Schedule and Structure

Coaches all agree that maintaining a consistent schedule is challenging but critical. Personally, I realized that without a schedule my family (and my own brain) doesn’t take my work seriously.

We’re also more likely to work too much, without a schedule, and I feel a sense of guilt like I’m slacking on household duties or family time—just because I am home. 

We need to create balance by scheduling in longer breaks or wrapping-up early, then we have time (and energy) for family and daily household responsibilities. For bigger tasks, like batch cooking or cleaning, I find it easiest to go all-in and do it on Sundays when I am off. If I don’t plan it, it feels like extra weight I’m carrying.

Tina Stinson, from Healthy Balanced Living, says,

“Being consistent with my schedule is one of the biggest struggles. Everything needs to be an appointment with me. Every task needs to be on my schedule or it will not happen.”

Deepak has the added challenge of sharing his computer devices with family members. He explained, “Organization and time management is even more key now. My wife has a corporate job with a large team reporting to her, so we decided that it was more important for her to access to the desktop in prime business hours. My kids also need the laptop for school work. It can be frustrating, but we are managing.”

“Working from home effectively requires structure and routine. I would also encourage people to hold hours. Just because you’re at home doesn’t mean you can wing it and work when you want to—this sounds ideal but rarely translates into results. Be your own boss, and treat yourself as such. A lack of discipline will only hurt your ability to show up and make the impact you wish to make.” Great stuff, Coach Ste.

Workspace and Boundaries

One of the most important things you can do is to create boundaries for WFH. Check out Chris Prior’s suggestion:

Designate a space in your home solely for work purposes. Having a workspace that’s not in my bedroom or around a TV helps me keep my work and home life more self-contained.”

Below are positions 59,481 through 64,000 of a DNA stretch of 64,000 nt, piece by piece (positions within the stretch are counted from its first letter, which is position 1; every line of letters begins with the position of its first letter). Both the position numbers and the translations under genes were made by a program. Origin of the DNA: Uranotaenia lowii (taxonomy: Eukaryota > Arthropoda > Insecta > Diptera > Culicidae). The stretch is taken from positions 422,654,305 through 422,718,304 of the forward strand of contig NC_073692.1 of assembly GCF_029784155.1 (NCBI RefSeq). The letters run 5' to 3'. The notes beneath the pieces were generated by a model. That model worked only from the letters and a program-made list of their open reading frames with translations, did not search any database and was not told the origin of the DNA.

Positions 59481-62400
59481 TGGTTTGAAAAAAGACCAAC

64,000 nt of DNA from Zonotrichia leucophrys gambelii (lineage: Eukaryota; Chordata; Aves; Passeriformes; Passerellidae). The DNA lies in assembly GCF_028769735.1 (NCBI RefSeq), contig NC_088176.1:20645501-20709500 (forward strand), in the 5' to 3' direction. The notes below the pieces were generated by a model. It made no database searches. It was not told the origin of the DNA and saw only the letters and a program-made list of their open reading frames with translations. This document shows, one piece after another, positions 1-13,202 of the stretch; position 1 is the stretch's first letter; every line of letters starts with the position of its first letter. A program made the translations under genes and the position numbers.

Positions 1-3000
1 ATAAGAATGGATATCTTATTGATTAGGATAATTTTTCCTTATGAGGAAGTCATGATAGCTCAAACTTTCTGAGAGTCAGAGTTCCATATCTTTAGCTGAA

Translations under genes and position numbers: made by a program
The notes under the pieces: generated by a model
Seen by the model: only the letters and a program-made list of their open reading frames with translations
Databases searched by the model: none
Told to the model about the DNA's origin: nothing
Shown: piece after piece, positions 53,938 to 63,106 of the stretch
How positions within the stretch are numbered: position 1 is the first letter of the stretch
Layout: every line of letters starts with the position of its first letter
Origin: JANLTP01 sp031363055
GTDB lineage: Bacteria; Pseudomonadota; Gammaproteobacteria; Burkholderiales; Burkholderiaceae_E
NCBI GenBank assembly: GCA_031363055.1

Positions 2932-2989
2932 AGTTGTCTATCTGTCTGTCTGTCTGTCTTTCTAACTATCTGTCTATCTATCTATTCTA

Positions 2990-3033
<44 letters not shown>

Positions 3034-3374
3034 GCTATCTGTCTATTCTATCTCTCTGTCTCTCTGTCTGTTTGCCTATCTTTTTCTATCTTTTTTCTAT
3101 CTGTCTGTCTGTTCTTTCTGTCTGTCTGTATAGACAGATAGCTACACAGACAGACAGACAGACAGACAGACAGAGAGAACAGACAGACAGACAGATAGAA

Do you have a designated space where you work? Even a specific chair at a cleared dining room table with a work lamp can do the trick.

Prioritization and Productivity

Being your own boss isn’t as easy as it sounds. Tina said, “I make a list in the AM with my top 3 tasks, and that’s my focus…The morning is my most productive time. Learning your most productive time of the day matters. It’s different for everyone.”

Learn about your most productive time with the help of a book called The Power of When, or try the super-intelligent app RescueTime.

Ste Lane, from Peak Primal Health, explains how changing your work environment helps your productivity:

You can dedicate different spaces to different tasks. One area is where you write or create content, another is where you take calls, for example. These environmental cues tell you, ‘It’s time to go’ …and it cuts down on procrastination, distraction, and lost productivity.”

Wellness Coach Anya Perry brought up the subject of accountability:

Lack of accountability is a struggle. Not having a business coach or mentor often led me to a lack of clarity, feeling lost and frustrated. I also find that having a business partner or a friend who’s another coach pushes me to complete what I committed to. It’s almost like someone is watching you…and you can’t let them down!

Let’s conclude with some relevant insights from Coach Becker of Ketology:

“I think working from home will become much more commonplace once we exit this crisis. Those who do not pivot to build a system to continually get new clients or deliver value online may not survive.”

It’s time to develop your personal WFH systems. Join us, along with other fellow coaches, inside the Health Coaching Success Facebook group. We can all support each other along the way. 

Now tell us what you think! Leave a comment below to start or join the discussion...